Monday, April 17, 2017

Book Review - "Eugenie Grandet" by Honore de Balzac

[Note: I read this novel in March/April 2013 and posted a review on my Asia Sentinel blog on April 12, 2013. I’ve just dug out the review from my files and am posting it here with some minor changes.]

What is a miser? The dictionary says it means either one of two types of persons: (1) one who lives very meagerly in order to hoard money; or (2) a greedy or avaricious person. I’ve lately read Honore de Balzac’s famous novel Eugenie Grandet and am impressed with the author’s perspicacious insight into the traits of misers.

This is an excerpt from the novel that illustrates Balzac’s perception:-

A miser’s life is a constant exercise of every human faculty in the service of his own personality. He considers only two feelings, vanity and self-interest; but as the achievement of his interest supplies to some extent a concrete and tangible tribute to his vanity, as it is a constant attestation of his real superiority, his vanity and the study of his advantage are two aspects of one passion – egotism. That is perhaps the reason for the amazing curiosity excited by misers skillfully presented upon the stage. Everyone has some link with these persons, who revolt all human feelings and yet epitomize them. Where is the man without ambition? And what ambition can be attained in our society without money?.......

Like all misers he had a constant need to pit his wits against those of other men, to mulct them of their crowns by fair legal means. To get the better of others, was that not exercising power, giving oneself with each new victim the right to despise those weaklings of the earth who were unable to save themselves from being devoured? Oh! Has anyone properly understood the meaning of the lamb lying peacefully at God’s feet - that most touching symbol of all the victims of this world - and of their future, the symbol of which is suffering and weakness glorified? The miser lets the lamb grow fat, then he pens, kills, cooks, eats and despises it. Misers thrive on money and contempt.

In the novel, Felix Grandet is depicted as the stingy, egotistic and mean-spirited money hoarder in suburban France, against a money-grubbing social backdrop with the rise of the bourgeoisie. He rations everyday food for his weak-minded wife, his only daughter Eugenie and his loyal house servant, and purposely keeps his house in shabby disrepair, while making immense fortunes secretively. He almost seems to derive sadistic pleasure in ruling his domestic household with an iron fist.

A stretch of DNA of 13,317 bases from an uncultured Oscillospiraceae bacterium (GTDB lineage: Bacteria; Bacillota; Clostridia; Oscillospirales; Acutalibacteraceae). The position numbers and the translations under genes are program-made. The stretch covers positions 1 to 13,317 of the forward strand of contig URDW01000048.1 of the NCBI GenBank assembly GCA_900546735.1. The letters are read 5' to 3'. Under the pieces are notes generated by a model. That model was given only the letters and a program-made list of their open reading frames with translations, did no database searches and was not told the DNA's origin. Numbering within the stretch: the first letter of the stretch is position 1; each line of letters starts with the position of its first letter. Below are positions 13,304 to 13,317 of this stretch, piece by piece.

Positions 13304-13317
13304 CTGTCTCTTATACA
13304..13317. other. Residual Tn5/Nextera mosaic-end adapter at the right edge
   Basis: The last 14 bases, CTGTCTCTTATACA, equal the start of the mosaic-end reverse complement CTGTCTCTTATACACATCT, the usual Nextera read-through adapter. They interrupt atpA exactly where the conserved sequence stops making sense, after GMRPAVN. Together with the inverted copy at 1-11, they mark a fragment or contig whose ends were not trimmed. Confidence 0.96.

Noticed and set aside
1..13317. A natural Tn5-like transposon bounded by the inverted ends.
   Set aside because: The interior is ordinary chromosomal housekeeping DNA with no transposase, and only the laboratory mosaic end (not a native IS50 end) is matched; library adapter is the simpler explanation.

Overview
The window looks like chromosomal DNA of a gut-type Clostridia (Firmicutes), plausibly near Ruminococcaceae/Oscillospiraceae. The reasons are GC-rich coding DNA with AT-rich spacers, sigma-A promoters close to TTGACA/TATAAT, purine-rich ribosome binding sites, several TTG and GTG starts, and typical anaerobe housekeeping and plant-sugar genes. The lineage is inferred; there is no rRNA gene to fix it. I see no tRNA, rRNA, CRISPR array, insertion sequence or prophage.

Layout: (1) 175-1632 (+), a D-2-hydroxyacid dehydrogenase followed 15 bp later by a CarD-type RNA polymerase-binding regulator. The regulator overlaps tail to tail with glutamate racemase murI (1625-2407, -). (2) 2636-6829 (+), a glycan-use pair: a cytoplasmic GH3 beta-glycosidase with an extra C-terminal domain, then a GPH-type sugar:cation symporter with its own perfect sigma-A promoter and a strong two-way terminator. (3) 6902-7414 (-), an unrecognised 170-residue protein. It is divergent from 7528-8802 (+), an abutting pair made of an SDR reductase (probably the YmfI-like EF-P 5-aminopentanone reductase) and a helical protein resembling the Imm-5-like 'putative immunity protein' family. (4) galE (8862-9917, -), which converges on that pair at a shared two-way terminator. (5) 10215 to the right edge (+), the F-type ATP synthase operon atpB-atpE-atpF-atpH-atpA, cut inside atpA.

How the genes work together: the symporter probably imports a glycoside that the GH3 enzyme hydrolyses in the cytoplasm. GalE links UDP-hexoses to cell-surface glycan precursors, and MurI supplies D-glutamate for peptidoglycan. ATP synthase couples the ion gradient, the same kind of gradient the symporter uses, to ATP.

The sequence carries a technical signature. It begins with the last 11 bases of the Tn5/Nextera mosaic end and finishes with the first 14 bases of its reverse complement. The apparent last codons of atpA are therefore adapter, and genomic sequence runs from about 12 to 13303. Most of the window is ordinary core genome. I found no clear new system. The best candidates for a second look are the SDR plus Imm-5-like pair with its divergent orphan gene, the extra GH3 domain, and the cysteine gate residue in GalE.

The only two persons who have knowledge of his true worth are his lawyer and his banker. Knowing that these two are trying to get their respective nephew/son to win the hand of Eugenie, he plays one against the other to extract the greatest monetary advantage. He employs devious means to cheat and fleece his deceased brother’s creditors and insists on Eugenie breaking romantic ties with his own nephew Charles, who is left penniless by his deceased father’s bankruptcy. Charles is forced to go off to the Indies to find his fortune and Eugenie gives him all her gold coins that her father has given her over the years, to the miser’s furious dismay.

When Charles comes back to France a rich man, having made his fortune from dealing in slaves, he forsakes Eugenie for a wealthy aristocrat, mistaken that the former is now poor.

Eugenie, by nature a kind-hearted country girl, faces the music after having her heart broken by Charles and discovering her father’s base deeds. She becomes disgusted with the wealthy class as she learns about its hypocrisy and shallowness. Upon inheriting both her father’s and her husband’s fortunes (the husband being the lawyer’s nephew, who dies shortly after their loveless marriage), she chooses to live a modest and philanthropic life on her own terms.

The novel makes one ponder on whether there is an effective cure for avarice and excessive materialism in our society of today.


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